VPZ, Wheeler Gate

A Nottingham vape shop has reported an increase in under 18s trying to buy disposable vapes.

Jordon Peach who works at VPZ on Wheeler Gate explained he is seeing more minors coming in and trying to buy disposable vapes like Geek and Elf bars. He said teens as young as 13 had been trying their luck at buying vapes.

He added: “People get into vaping because they think it’s fashionable and then they  are addicted to the nicotine.

“We get young kids coming into trying to buy vapes. We’re speaking about 13/14-year-olds.”

“you get flavour names like gummy bears”

john waldron, Action on smoking and health

Disposable vapes cost users on average £6 per bar for around 600 puffs. Each of these bars contain 20 milligrams of nicotine which is the equivalent to 50 cigarettes.

The devices are also thought to cause gum disease, tooth decay and bad breath.

Disposable vapes have been circling social media platform TikTok, with many of its audience being under 18. This seems to explain the increasing numbers of minors using and being sold vapes.

Audio: Jordon Peach from VPZ talks about the increase in minors trying to buy vapes.

Trading standards officers for Lancashire County Council carried out test purchasing operations and found volunteers aged 14-16 were sold vape bars from 11 of the 29 shops tested.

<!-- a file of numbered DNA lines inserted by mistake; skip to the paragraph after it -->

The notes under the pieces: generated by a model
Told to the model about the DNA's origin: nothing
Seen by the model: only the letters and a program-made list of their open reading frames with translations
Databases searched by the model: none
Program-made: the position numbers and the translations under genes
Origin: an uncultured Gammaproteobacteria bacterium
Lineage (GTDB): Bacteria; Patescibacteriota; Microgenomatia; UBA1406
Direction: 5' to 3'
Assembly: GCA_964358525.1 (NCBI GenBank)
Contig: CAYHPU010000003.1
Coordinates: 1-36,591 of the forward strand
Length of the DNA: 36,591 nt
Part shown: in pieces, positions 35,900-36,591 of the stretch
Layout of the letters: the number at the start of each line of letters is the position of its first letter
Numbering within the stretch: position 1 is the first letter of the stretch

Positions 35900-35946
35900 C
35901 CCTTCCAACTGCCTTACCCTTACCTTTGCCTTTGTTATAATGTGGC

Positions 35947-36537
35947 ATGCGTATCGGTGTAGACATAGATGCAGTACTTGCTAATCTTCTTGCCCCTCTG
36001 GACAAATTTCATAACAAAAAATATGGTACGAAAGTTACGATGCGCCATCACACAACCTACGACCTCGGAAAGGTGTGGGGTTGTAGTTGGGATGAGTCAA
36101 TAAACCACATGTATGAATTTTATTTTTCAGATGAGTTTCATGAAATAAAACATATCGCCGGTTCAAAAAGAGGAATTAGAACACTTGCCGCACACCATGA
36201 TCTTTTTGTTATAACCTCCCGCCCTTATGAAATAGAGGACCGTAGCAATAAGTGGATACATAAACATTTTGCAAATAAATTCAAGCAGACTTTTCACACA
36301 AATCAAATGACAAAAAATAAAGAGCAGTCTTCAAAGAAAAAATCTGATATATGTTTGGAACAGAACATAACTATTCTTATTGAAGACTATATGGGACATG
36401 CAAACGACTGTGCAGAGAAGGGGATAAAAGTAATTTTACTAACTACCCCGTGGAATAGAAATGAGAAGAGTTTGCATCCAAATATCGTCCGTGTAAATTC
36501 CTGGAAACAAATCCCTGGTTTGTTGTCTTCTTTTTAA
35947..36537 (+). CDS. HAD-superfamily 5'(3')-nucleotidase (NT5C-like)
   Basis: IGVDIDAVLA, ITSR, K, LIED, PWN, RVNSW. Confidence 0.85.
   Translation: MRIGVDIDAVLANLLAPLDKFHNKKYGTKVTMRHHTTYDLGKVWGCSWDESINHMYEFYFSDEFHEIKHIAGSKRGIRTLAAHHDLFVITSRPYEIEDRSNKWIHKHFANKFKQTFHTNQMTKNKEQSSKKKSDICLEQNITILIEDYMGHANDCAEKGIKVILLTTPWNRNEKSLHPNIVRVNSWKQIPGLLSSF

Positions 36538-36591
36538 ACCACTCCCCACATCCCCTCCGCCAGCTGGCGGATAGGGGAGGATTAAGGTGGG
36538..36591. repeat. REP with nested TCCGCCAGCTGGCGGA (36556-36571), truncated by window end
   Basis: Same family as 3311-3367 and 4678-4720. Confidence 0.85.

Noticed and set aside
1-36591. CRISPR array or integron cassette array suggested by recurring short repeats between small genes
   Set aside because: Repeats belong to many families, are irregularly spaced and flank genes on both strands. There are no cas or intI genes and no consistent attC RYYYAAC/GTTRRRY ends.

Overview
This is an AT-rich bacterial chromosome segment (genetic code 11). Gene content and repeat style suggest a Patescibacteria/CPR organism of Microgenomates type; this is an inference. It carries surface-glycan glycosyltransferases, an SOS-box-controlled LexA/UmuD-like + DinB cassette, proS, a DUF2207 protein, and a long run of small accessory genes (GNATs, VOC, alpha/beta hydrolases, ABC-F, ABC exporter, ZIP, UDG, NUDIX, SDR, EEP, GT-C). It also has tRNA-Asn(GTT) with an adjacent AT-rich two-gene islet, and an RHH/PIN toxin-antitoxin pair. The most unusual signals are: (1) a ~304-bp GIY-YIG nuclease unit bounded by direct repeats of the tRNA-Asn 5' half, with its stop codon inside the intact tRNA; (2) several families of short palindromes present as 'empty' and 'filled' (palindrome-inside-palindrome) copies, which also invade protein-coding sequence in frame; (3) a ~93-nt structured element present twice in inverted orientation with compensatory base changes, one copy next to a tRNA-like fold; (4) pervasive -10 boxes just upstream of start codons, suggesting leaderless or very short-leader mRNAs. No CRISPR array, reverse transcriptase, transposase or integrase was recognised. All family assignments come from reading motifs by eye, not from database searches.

Under UK law you must be over 18 to buy and use any vaping-related products including e-liquid and e-cigarettes.

Action on Smoking and Health (ASH) is a public health charity that works to eliminate the harm caused by tobacco and was established in 1971.

Senior policy and public affairs officer John Waldron said the marketing and branding of these disposable vapes lacks regulation.

He added that branding and design were aimed more at young people and the government should look into it.

He said: “You get flavour names like gummy bears and little cartoon characters and that is something I think is potentially problematic.”

Action on Smoking and Health (ASH)

Cigarette and tobacco packaging is covered in warnings and is very plain to discourage and reduce their attractiveness.

This is not always the case for these vapes, with the outer casing of the product being brightly coloured and the packaging being sleek with flavour names that match the “aesthetic”.

In 2020, Chief Medical Officer Professor Chris Witty told the Daily Mail: “If e-cigarettes are increasing in children then we should assume that they are being marketed towards them or at least pushed on them in some way, and deal with that very, very strongly.”

For more information on how to quit smoking/vaping, or to reach out for support, download the free NHS Quit Smoking app or contact the British Lung Foundation’s helpline.